UNC-Chapel Hill is a liberal arts university that forces its students to complete a required number of hours of classes centered on subjects in the humanities. Yet, UNC seems to be more known for its status as a scientific research institution. Many of the students I know at UNC are majoring in some sort of science or math. My sister is almost done with pharmacy school and my roommate is majoring in math.
There is definitely an inherent value in the STEM field and I appreciate the people who want to be or are experts in that field.
But I am not one of those people, and that is okay too.
I recently read some of Martha Nussbaum's book "Not For Profit: Why Democracy Needs the Humanities" for my English class. Nussbaum states that many nations are currently pushing for educational and governmental systems focused almost solely on gaining as much economic growth as possible.
The humanities are being abandoned because education in the maths and sciences is associated with economic growth, and Nussbaum argues that this loss of the humanities is having a detrimental effect on democracy. She believes that, without the humanities, we are losing a little bit of what helps us to understand one another as human.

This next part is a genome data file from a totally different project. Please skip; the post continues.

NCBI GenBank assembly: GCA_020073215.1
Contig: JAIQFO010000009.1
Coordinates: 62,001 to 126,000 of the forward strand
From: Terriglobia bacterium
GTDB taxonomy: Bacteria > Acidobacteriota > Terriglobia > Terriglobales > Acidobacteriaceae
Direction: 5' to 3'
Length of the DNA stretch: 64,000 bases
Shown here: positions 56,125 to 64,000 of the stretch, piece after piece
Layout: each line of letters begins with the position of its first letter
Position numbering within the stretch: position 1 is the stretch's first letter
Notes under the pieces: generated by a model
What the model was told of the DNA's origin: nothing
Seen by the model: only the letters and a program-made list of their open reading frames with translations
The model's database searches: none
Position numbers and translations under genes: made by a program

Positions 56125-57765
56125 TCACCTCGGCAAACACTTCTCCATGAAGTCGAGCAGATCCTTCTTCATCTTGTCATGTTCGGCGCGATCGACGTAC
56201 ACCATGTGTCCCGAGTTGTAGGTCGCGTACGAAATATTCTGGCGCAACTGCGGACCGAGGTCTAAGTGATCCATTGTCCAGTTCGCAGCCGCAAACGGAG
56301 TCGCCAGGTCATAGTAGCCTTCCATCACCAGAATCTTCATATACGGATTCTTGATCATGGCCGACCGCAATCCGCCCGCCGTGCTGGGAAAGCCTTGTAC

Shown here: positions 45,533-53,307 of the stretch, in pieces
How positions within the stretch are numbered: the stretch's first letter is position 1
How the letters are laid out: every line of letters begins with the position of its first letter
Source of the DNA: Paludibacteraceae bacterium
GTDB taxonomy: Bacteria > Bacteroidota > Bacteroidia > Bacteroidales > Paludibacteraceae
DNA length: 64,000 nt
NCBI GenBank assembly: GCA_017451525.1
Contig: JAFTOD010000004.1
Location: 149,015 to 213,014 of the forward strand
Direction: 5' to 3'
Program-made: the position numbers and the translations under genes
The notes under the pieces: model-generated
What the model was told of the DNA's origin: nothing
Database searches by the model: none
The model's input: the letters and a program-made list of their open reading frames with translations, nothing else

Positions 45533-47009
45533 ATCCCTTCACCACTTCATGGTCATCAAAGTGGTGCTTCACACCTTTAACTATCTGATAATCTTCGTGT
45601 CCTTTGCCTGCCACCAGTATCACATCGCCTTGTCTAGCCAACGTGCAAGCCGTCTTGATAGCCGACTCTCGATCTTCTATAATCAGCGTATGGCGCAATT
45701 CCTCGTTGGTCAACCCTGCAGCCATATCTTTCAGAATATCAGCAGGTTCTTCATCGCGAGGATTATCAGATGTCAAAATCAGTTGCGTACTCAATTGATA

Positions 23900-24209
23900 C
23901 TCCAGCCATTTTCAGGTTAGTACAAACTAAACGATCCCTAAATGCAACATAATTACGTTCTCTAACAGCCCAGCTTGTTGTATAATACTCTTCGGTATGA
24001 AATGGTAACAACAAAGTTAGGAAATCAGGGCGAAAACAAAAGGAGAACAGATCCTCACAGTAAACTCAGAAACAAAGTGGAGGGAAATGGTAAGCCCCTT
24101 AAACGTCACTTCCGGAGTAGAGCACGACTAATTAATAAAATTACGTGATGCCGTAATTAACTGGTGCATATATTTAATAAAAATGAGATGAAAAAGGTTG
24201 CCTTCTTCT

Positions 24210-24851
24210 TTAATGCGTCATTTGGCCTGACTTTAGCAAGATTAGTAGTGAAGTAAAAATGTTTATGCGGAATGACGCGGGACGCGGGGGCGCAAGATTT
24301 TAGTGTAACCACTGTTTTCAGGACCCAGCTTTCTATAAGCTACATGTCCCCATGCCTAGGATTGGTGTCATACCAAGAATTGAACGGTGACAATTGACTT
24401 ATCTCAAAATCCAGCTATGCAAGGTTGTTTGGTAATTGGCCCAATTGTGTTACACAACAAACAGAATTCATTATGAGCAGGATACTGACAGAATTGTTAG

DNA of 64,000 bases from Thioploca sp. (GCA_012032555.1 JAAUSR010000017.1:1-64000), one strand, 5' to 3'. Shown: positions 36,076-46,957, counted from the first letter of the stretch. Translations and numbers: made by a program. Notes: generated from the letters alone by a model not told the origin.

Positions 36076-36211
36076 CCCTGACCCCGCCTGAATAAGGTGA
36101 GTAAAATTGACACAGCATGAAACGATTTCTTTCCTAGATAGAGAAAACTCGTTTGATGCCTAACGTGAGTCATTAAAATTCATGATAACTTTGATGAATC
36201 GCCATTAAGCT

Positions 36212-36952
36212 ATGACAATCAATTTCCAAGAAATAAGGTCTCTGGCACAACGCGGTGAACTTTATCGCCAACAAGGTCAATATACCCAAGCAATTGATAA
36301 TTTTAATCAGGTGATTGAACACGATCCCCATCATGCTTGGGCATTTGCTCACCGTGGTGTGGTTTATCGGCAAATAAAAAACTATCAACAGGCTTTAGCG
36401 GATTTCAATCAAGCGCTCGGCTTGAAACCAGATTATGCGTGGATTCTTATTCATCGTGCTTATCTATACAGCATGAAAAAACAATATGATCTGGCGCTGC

I agree with Nussbaum, and I think that it is pretty evident in today's political climate that our current democracy is not functioning as well as it could.
The extremists of both sides of the political spectrum are susceptible to villainizing the opposing political side. Both extreme liberals and extreme conservatives have forgotten that the people who make up the opposing side are human too. They hold onto their opinions and beliefs so tightly that they fail to even attempt to understand why the other side might hold a certain belief. No one tries to understand people's motivations as humans anymore.
With an education system more focused on the humanities perhaps, we can begin to view others with a more sympathetic perspective and with a deeper understanding of what connects us as humans. The humanities teach not only the value of appreciating and understanding artistic outlets like film, literature, art, and music but also the importance of being aware of what is going on politically and why that matters to people individually and as a whole.
Hopefully, the humanities will not continue to be associated negatively with economic growth and just in general. If we forget what makes us human we will lose our connections to ourselves and to each other as people. A world focused solely on economic growth on the basis of the nation is one headed in a dangerous direction.
I'm currently reading the novel 'Kazohinia,' by Sandor Szathmari. In the book, the protagonist lands on an island called Kazohinia. On this island, the people have no understanding of morality, soul, and emotion. This lack of understanding disconnects them from one another and they all seem the same. I can almost imagine a world like this if we continue to stigmatize the humanities as dis-valuable.